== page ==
2014/12/05 - [Onboard inbound train]
I've often complained about the recorded announcements in trains, but there is one aspect of them that is quite nice (or *can* be nice), and that is a consistent volume level. I'm reminded of this by the train I'm currently riding in, in which the conductor is reading the announcements live (nice), but has (unfortunately) set the volume level so high that it's actually physically painful to listen to (not so nice).
2014/12/05 - 16:40 - [Inbound Seibu-Shinjuku Line train]
I brought an audio recorder with me today. As I put it in my pocket, I envisioned getting started on the walk to the station, and then talking on the station platform (while waiting for the train), etc. It didn't happen. The problem with dictating things outside, is you need at least a little bit of space between yourself and others, and that hasn't happened... yet. I'm hoping to do some voice-writing later on. Writing things by hand, as I am now, is wonderful, etc., but it takes so much time!
Incidentally - as I write - I'm continually having to stop and plug my ears to lower the volume of the announcement to a level that isn't painful. It's too bad, because otherwise, the live announcement is actually pleasant to listen to.
The middle-aged woman sitting to my left... either she has exceptionally wide hips (possible) or likes being glued to me. It feels quite unpleasant, so I suppose she's a vampire. I say that in a joking way, but some people really do seem to suck energy out of the people they're near. For example - the woman on my right has her elbow in my side, and there's no feeling of damage. The woman on the left however... is a very different story!
Standing on the platform in Takadanobaba... Not wide hips. As I stood up, I checked her left side - lots of room between her and the guy on her left... so I suppose she's vampire.
Transcribed from audio recordings:
December 6th, 2014 (at Takadanobaba Station)
It's a weird thing when it's crowded - if it's not very crowded and there are only a few people, everybody is self-conscious about what the other people are doing, but when you get past a certain level of people density, you just kind of tune everybody out and view them as physical obstacles - well, not obstacles, but objects to navigate between. You can't pay attention to any individual for very long.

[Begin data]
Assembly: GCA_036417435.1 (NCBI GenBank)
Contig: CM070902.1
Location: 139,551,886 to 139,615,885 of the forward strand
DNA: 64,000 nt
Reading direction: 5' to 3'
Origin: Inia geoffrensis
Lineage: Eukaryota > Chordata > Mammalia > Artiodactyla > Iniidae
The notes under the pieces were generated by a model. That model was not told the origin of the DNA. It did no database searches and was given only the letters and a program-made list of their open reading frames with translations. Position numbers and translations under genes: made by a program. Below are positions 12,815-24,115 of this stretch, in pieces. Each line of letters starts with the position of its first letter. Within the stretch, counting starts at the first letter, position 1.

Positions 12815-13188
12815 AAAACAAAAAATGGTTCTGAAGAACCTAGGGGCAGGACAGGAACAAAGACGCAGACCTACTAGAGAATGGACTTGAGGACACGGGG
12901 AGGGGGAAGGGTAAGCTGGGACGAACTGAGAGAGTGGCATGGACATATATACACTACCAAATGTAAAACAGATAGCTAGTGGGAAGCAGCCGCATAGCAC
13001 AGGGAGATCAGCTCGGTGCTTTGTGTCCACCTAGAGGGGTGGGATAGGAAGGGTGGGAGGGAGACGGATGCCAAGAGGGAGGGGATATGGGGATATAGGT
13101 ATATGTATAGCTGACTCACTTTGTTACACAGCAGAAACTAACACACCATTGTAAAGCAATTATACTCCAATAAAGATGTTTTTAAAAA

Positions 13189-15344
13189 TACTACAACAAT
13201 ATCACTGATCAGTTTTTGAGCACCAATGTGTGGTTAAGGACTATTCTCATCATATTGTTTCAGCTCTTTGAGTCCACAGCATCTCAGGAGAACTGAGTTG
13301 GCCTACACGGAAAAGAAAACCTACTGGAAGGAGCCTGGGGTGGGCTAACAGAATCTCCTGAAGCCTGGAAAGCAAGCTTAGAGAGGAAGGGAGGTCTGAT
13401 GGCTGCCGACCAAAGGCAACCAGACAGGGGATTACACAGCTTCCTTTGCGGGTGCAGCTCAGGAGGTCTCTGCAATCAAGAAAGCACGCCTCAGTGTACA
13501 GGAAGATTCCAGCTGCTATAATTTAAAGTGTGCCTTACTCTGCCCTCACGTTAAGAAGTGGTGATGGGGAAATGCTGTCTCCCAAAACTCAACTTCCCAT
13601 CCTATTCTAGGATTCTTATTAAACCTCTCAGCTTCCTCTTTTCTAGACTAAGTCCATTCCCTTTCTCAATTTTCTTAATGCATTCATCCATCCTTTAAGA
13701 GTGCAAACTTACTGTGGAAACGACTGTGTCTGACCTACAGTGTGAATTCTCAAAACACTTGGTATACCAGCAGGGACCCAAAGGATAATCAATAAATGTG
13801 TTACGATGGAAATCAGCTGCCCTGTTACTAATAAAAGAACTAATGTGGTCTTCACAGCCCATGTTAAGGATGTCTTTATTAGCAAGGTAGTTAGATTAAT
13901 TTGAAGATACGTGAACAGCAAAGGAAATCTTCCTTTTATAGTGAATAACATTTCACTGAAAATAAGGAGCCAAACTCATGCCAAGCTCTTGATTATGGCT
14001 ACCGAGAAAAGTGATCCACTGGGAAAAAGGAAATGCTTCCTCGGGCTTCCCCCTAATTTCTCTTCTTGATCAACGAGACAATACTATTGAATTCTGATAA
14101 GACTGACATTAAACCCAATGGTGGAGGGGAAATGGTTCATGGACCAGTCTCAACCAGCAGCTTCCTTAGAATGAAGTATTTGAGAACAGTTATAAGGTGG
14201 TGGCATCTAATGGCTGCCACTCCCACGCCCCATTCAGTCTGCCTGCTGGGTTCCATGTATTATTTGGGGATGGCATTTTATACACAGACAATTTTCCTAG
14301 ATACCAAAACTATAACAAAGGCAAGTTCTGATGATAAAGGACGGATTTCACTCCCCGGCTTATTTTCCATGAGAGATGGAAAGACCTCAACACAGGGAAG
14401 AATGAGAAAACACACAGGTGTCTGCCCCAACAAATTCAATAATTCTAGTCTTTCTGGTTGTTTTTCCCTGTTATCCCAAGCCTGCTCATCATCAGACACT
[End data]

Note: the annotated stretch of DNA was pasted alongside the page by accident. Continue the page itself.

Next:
I'm in Takadanobaba Station now, heading for the exit closest to the BigBox building... a camera is watching me as I go out the gate....
I don't know if this is going to work or not, but one thing about this I just realized, is that I don't need to describe sound effects, because the sounds are in the background automatically.
As I walk out of Takadanobaba Station, I see seasonal illumination out on the pedestrian traffic island, with the usual crowd of students there milling about - many of them probably from Waseda University.
The problem with dictation is that at some point, I have to sit down, listen to this, and type it up, which really sucks. I'll have to see if I can get a program to put recorded voice into text. The technology exists of course, but I don't personally have it....
Well, let me play this back and see if it's working OK.
December 6th, 2014 (walking into subway)
And we're rolling again... I just realized something else nice about recordings. In this day and age, people are becoming hyper-sensitive to cameras, which is ironic, because basically no one has any privacy any more anyway, since every time they go outside, their every move is being recorded by security cameras. With a voice recorder though, you can *describe* situations that you couldn't take photos of.